Email Vladimir Alexandrov
This form does not yet contain any fields.

    Frederick Thomas and Armistice Day

    When the Great War ended with the signing of the armistice between the Allies and Germany on November 11, 1918, at Compèigne, France, Frederick had been in Odessa, Russia, for the past four months, following his harrowing escape from the Bolsheviks in Moscow.  Although far from the momentous event near Paris, Frederick and scores of thousands of others like him knew that their lives were now also changed because the Germans occupying the north coast of the Black Sea would have to leave and the French would replace them.  It seemed at the time that this would be the end of the Bolsheviks.

    I was reminded of this today in Paris when I went to watch the Armistice commemoration that takes place on November 11 at 11 am every year, with a parade of some one hundred and fifty cavalrymen of the Garde républicaine on the Avenue des Champs-Élysées while wreaths are placed on the Tomb of the Unknown Soldier under the Arc de Triomphe.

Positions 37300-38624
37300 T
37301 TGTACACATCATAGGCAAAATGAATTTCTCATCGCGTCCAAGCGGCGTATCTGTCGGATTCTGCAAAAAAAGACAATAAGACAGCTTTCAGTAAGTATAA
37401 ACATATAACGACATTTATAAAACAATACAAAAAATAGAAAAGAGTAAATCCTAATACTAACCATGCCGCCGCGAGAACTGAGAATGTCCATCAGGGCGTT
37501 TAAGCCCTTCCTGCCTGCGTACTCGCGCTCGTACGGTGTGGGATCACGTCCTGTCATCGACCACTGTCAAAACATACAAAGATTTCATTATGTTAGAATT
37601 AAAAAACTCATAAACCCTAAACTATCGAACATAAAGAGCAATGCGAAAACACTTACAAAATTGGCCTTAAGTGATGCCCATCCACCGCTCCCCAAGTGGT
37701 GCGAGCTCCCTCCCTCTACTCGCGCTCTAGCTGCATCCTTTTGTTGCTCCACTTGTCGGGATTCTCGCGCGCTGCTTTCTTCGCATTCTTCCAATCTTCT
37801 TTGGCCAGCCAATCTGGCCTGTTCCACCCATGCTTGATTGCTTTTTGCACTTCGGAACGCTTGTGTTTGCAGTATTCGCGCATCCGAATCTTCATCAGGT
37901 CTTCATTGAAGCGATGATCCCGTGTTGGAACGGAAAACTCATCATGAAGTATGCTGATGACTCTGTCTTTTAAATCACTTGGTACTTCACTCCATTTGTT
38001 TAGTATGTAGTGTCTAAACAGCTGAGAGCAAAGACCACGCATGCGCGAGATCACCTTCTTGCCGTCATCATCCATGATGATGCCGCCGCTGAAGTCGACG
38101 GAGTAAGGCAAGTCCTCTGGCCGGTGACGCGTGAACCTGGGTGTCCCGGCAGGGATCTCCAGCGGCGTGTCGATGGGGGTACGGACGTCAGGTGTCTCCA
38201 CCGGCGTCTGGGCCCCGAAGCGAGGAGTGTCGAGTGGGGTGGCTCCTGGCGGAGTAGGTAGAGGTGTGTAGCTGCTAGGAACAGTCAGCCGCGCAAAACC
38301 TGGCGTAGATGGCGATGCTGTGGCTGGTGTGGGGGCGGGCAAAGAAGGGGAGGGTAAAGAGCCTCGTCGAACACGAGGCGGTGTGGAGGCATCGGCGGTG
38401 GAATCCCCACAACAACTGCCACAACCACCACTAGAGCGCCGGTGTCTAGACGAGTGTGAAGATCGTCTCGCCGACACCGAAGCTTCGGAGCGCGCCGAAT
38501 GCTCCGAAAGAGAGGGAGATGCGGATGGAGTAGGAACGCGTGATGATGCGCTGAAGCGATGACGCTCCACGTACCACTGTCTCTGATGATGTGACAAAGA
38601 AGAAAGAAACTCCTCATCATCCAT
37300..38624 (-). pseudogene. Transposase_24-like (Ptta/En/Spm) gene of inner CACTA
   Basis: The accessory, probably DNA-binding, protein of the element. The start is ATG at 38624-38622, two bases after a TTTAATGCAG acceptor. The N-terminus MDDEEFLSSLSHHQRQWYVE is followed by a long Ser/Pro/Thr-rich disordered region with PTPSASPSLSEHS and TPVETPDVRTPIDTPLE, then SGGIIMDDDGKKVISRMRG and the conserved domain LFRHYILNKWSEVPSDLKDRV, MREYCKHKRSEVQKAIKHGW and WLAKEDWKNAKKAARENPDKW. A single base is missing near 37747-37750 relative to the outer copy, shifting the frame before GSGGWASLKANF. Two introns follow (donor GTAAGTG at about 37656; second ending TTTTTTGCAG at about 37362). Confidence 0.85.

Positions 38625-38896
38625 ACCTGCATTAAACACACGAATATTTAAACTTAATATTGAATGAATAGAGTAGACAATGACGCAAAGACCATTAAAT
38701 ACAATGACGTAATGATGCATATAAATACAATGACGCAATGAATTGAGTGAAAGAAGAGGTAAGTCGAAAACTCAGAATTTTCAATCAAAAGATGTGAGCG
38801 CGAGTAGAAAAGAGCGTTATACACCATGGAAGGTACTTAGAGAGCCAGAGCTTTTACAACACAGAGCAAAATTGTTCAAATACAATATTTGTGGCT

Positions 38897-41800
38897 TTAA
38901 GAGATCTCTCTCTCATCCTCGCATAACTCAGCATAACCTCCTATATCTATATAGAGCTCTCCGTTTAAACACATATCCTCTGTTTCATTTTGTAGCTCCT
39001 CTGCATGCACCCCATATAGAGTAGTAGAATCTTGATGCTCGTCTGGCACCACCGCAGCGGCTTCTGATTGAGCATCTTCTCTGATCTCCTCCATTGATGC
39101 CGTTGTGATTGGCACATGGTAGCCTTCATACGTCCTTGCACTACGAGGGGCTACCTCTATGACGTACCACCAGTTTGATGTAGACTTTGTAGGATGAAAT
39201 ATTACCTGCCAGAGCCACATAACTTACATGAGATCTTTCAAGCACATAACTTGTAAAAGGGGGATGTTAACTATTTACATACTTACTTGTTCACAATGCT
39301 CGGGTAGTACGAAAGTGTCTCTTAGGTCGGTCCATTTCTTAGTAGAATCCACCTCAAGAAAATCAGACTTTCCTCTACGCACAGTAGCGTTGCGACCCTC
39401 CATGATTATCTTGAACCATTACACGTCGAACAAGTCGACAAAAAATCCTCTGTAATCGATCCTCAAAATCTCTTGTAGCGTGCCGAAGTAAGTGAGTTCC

PrintView Printer Friendly Version

    EmailEmail Article to Friend

    Reader Comments

    There are no comments for this journal entry. To create a new comment, use the form below.

    PostPost a New Comment

    Enter your information below to add a new comment.

    My response is on my own website »
    Author Email (optional):
    Author URL (optional):
    Post:
     
    Some HTML allowed: <a href="" title=""> <abbr title=""> <acronym title=""> <b> <blockquote cite=""> <code> <em> <i> <strike> <strong>
    « Frederick, the “KKK” of Constantinople, and the American Pearl | Main | A Young Turk’s Disdain for Western Popular Culture, or Not Everyone Loved Frederick’s Jazz »